"My car suffered a direct mortar hit. The fire around us didn't stop for a second, but I managed to escape from the car, just before it was hit a second time," Azulai said.
Azulai said he was on his way back from his orchards in the border town of Zar'it, where he had gone to warn his son of the shelling by Hizbullah.
"When I heard the bombardments I left for the orchards to warn my son. He managed to leave the area unharmed," Azulai said.
"There has been a change in the security situation lately, but we didn't receive orders not to leave to the fields - although we were asked to provide updates on our entrances and exits, and so we did," he said.
The Western Galilee Hospital in Nahariya was put on high alert after Hizbullah's attack. Six civilians and two soldiers wounded in Hizbullah mortar attacks were treated at the hospital.
One of the injured was said to be in a serious condition, two were moderately injured and five were lightly injured.
Ashkar Taliaa, 34, was renovating a house in the village of Shtula when he was wounded by mortar shrapnel.
"I heard a loud explosion and felt heat all over my body. Another explosion blew me aside. I saw smoke outside the house and mortars landing and I didn't understand what was happening. I thought about my wife and my five-year-old baby and I just wanted to get out of there alive. My partner pulled me outside and IDF soldiers and paramedics arrived and evacuated me from the scene," he said.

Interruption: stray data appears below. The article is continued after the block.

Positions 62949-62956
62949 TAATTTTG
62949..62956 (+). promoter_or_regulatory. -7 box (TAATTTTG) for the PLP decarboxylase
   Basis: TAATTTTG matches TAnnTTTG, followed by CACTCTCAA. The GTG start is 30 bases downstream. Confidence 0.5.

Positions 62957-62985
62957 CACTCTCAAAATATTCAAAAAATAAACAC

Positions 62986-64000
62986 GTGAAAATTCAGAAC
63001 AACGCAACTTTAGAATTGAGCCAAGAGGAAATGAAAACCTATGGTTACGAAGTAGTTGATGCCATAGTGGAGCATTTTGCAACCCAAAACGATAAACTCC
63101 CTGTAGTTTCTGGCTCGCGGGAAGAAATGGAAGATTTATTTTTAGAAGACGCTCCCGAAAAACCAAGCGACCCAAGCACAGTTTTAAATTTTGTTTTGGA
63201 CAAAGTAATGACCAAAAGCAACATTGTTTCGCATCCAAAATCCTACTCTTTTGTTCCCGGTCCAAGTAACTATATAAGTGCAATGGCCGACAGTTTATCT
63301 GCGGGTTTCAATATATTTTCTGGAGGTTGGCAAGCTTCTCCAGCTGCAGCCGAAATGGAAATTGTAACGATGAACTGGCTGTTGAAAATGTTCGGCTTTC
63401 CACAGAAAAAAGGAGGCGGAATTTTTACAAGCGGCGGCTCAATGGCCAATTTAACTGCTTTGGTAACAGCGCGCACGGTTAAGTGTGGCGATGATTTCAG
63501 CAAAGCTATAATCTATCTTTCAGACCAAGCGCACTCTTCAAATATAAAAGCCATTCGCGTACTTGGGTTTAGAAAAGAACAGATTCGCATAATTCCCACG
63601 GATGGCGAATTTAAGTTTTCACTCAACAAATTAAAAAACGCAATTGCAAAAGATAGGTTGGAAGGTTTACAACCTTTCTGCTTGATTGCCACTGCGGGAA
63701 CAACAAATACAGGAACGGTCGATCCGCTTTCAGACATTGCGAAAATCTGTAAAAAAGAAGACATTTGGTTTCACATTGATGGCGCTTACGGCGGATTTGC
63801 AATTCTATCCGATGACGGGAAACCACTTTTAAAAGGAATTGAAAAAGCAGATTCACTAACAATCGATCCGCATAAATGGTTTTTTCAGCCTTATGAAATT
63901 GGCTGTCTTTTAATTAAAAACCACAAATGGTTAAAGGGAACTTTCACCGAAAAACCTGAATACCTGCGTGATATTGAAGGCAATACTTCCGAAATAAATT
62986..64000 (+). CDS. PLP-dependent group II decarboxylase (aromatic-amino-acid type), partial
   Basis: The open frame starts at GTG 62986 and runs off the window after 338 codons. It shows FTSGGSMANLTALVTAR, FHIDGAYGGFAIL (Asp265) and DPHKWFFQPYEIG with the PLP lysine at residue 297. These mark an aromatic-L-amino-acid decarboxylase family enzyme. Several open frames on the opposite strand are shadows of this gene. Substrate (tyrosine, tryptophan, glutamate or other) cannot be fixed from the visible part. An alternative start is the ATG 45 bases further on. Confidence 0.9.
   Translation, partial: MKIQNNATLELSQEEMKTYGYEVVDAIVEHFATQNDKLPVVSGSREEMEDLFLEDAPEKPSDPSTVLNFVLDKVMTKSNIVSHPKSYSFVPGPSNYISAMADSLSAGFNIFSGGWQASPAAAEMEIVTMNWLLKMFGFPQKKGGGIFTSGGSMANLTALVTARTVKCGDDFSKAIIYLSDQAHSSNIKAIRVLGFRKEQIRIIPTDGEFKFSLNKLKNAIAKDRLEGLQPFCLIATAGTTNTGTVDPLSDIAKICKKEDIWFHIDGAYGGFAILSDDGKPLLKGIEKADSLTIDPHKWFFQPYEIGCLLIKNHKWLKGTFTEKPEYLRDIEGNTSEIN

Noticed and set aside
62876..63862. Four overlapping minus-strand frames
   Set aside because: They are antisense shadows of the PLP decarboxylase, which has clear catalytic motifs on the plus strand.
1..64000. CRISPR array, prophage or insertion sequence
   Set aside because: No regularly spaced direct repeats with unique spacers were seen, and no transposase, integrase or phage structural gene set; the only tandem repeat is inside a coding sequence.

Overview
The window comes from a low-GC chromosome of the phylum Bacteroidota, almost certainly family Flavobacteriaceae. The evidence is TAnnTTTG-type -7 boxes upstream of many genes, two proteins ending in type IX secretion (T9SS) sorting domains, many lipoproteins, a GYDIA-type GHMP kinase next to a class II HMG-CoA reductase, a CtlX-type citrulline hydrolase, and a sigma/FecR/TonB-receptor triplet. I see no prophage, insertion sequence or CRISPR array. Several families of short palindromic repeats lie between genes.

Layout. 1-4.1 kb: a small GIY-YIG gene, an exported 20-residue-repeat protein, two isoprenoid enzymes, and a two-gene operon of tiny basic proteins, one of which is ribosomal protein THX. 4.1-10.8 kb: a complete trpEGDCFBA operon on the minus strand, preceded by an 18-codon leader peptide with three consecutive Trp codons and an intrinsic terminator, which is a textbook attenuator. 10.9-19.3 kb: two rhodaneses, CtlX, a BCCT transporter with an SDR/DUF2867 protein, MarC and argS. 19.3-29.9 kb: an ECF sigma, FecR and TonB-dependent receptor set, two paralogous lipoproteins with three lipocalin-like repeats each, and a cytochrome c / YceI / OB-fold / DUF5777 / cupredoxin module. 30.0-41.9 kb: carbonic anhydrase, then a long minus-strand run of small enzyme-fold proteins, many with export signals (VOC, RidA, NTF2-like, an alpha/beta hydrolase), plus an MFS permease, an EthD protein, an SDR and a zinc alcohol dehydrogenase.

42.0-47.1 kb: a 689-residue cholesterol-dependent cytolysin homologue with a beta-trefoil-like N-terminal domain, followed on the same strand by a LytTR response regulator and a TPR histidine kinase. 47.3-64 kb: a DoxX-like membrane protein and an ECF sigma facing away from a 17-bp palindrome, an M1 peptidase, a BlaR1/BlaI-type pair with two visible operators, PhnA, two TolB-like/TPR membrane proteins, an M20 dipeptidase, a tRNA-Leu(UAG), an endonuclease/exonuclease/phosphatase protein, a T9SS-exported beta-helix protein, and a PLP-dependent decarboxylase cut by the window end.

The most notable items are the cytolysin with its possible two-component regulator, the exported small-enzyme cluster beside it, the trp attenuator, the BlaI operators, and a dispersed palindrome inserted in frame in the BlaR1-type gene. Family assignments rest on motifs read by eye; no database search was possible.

'I can't remember an incident like this'
Dr. Jack Stolero, manager of the emergency center, said: "The seriously wounded victim, who is not a soldier, was taken to the emergency room after his condition stabilized, but he remains in serious condition. The rest of the wounded are suffering from shrapnel wounds, shock waves and other injuries all over their bodies."
In the Shlomi and Maale Yossef regional councils, residents were asked to take shelter in underground bunkers. In Nahariya, the municipality decided to transfer children in summer camps to safer locations.
Army vehicles could be seen on roads leading to the border, but there was little civilian traffic.
Zar'it residents said the Hizbullah attack started at about 9 a.m.
"At around nine in the morning there was a very loud and prolonged explosion accompanied by light and heavy fire…I can't remember an incident like this in the recent past, not since the IDF left Lebanon," a resident said.
Another resident said he saw an IDF vehicle on fire at the scene of the attack. A hummer was also seen on the scene where the soldiers were kidnapped.
Ahiya Raved contributed to this report